London Storytelling Festival 2011 Closing Gala

Note: This review is from 2011

Review by Steve Bennett

Storytelling can sometimes be seen as comedy’s fey, bookish older brother, brooding alone in the corner as his more popular, charismatic sibling gets all the attention for his ribald tales in the centre of the room. It’s all vacuous showboating, Storytelling mutters, while quietly wishing it was him in the spotlight.

The London Storytelling Festival is the latest of several attempts to make the art more relevant, even if the closing night gala wasn’t helped by a wordy preamble from hosts Sarah Bennetto and Deborah Francis-White about how it’s ‘the oldest artform’, ‘the way we communicate’ and how ‘made me understand who I was, my place in the world and my very existence’.

Thankfully, once the show got busy with the ‘Once upon a times…’ such worthy pretentiousness was largely jettisoned, and the stories were allowed to shine on their own merits.

Opening act Martin Dockery certainly showed how to spin even the most common occurrence into a gripping yarn – a trick the best stand-ups display. This vibrant New Yorker told of a fight with his long-term girlfriend amid the majesty of a Cambodian temple. Delivered with verve and told with wit and insight, he is so engaging and evocative he makes the audience believe they are sharing the sunrise – and the argument – with him.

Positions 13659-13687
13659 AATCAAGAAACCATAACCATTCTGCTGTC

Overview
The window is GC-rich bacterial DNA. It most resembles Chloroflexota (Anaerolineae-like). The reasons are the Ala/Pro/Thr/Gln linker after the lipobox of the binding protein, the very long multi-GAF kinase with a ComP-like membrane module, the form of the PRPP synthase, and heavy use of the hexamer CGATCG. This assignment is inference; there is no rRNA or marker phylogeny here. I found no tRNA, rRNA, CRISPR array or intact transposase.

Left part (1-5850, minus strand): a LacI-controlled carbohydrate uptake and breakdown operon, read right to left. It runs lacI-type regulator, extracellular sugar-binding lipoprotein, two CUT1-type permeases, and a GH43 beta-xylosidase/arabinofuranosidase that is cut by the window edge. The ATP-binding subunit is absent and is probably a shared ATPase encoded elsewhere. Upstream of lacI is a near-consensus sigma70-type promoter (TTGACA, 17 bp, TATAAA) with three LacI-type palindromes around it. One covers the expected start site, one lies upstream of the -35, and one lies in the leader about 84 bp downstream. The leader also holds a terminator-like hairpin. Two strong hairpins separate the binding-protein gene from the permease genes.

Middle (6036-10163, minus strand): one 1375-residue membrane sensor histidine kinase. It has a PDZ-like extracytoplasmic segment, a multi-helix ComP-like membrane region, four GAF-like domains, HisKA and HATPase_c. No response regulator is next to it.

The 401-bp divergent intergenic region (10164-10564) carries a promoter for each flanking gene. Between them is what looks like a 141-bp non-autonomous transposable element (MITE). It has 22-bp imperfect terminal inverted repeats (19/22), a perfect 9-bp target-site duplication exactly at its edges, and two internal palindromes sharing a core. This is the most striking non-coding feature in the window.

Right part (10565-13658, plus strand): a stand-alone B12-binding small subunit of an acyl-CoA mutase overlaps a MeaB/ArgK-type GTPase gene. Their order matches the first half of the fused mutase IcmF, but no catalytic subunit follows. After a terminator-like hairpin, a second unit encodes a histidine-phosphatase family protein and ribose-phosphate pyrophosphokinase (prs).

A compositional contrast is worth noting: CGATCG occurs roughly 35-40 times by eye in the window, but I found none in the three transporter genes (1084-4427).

From the experienced to the novice, with journalist Will Hodgkinson choosing the Leicester Square Theatre for his first try at live storytelling. He’s normally a rock journalist, but here he mulled the idea of tattoos, telling us a factual story about the symbolism of tattoos among the Russian prison population that didn’t always make for easy listening. The delivery occasionally needed a bit of polish, but this was an assured offering on a tough subject.

Phil Kay’s been doing storytelling in his stand-up since before it was recognised as a sub-genre of the current scene. From the profundity of Hodgkinson’s tale, troubadour Kay brought us back to the apparently trivial, regaling us with a tale of hitchhiking across Scotland to buy a car. It’s Kay’s knack for exaggerating minor observations into whole philosophies that makes this relatively minor errand so gripping, and he left us on a high.

For her own story, Francis-White – the comedian who also produced this festival – revealed that she was brought up a Jehovah’s Witness. Thankfully, this whole event wasn’t a ploy for her to sell us copies of the Watchtower, as she’s now reformed, but as a youngster she used to knock on strangers’ doors spreading the word. And should you question the wisdom of sending a teenage girl to do that, your fears will be realised with Francis-White’s yarn. Yet although there’s a menace to the tale , and she tells it with a lightness of touch – while the subject holds an intrinsic fascination because it’s so different to common experiences.